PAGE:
Conventional terminal loads 18 and 20 are provided as indicated, and the plural antenna element ports are each excited from a quarter-wave pick-up or coupling conductor. Typically, element port N connects to one end of quarter-wave coupling strip 25 via lead 26 of arbitrary length (non-resonant). A similar lead 27 is connected to an individual termination load 28.
The coupling gaps, typically 24 in a practical L band (1.2 to 1.8 GHz) version, were set at 0.01 inches and the conductive strip spacing (determining even/odd-mode line impedance ratio) was set at 0.1 inches. Conductive strips 16, 17, 25, 26 and 27 were on the order of 0.35 inches wide in that implementation (designed for approximately 50 ohms impedance).
It will be evident that printed circuit techniques are applicable to the structure of FIG. 5, including the hybrid ring 21, although the latter could also be otherwise conventionally instrumented independently of the stripline structure.
The antenna elements connected at element ports 1 through N generally form a linear array, although the elements themselves could each comprise a column of elements forming an overall planar array.
During frequency scan (variation of the signal frequency at ports 31 and 32 together), a particular advantage of the invention is afforded, namely, that the angular offset between the two beams remains constant.
The feed system of the invention is obviously reciprocal and, although terms such as "excitation" are used at various points for explanation, the operation in a receiving mode will be evident to the skilled practitioner.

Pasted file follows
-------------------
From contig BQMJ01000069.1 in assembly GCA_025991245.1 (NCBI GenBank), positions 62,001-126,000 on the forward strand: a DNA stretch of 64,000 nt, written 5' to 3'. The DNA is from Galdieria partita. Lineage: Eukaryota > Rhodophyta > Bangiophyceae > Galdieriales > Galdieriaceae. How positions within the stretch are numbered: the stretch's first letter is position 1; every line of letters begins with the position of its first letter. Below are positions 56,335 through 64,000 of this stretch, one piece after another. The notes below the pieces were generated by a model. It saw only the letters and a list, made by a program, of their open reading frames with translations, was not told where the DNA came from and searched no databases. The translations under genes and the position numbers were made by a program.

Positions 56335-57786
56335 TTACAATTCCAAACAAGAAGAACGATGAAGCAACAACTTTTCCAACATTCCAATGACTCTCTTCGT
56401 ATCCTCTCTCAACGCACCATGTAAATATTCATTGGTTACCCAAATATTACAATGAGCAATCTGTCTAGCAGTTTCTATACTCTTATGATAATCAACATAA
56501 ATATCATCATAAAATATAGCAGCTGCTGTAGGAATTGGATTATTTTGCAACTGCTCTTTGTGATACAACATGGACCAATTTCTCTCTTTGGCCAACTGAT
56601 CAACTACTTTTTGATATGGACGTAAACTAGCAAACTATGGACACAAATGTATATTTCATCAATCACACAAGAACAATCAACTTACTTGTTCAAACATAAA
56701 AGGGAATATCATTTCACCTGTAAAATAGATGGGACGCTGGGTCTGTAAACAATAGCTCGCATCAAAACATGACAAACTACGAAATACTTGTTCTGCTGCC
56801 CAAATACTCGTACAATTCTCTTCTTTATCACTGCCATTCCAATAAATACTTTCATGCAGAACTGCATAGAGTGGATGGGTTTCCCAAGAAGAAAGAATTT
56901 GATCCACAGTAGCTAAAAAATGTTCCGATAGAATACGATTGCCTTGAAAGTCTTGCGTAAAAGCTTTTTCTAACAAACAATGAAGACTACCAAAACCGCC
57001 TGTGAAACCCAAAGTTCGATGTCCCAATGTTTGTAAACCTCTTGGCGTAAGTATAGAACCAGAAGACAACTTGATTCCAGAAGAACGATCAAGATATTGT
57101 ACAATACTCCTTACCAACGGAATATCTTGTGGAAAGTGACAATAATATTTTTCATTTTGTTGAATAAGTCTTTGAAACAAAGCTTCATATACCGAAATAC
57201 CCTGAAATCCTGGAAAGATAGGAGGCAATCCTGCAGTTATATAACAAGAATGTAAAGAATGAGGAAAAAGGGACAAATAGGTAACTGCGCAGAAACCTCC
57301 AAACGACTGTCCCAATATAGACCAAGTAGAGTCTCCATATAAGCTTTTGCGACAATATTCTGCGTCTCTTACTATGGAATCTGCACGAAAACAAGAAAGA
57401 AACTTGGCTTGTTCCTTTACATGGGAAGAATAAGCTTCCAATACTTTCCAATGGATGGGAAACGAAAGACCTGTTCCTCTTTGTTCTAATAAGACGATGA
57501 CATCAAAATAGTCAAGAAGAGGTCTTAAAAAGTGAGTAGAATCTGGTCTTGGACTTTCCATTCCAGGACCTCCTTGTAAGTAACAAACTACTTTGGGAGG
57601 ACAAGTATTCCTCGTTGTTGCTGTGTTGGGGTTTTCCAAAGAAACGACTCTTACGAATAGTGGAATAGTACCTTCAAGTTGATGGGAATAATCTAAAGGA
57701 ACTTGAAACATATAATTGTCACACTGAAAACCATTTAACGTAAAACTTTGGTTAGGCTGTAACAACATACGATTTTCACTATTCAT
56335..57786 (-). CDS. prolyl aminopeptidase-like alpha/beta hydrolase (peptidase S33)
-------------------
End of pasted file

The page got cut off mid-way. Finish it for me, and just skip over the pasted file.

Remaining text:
Various modifications of the implementation and extensions of the inventive concept will suggest themselves to those of skill in the art. Accordingly, it is not intended that the drawings or this description should be considered to limit the scope of the invention, the drawings and specification being intended to be typical and illustrative only.
One or more additional beams could be conceivably generated if an additional strip parallel to 16 and 17 were added along with appropriate gap dielectric material and appropriate feed arrangements, resulting in three or more angularly discrete beam positions.
The manner of employment of the device of FIG. 5 in a monopulse system will be evident to the skilled person in this art, the adaptations ahead of ports 31 and 32 being conventional for the purpose.
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|U.S. Classification||333/116, 343/700.0MS|
|International Classification||H01P5/18, H01Q25/02, H01P1/18|
|Cooperative Classification||H01P5/185, H01Q25/02, H01P1/184|
|European Classification||H01Q25/02, H01P1/18E, H01P5/18D1|
|30 Nov 1981||AS||Assignment|
Owner name: INTERNATIONAL TELEPHONE AND TELEGRAPH CORPORATION,
Free format text: ASSIGNMENT OF ASSIGNORS INTEREST.;ASSIGNOR:WOLFSON, RONALD I.;REEL/FRAME:003947/0478
Effective date: 19811124
|22 Apr 1985||AS||Assignment|
Owner name: ITT CORPORATION
Free format text: CHANGE OF NAME;ASSIGNOR:INTERNATIONAL TELEPHONE AND TELEGRAPH CORPORATION;REEL/FRAME:004389/0606
Effective date: 19831122
|5 Feb 1987||FPAY||Fee payment|
Year of fee payment: 4
|15 May 1995||FPAY||Fee payment|
Year of fee payment: 8
|30 May 1995||FPAY||Fee payment|
Year of fee payment: 12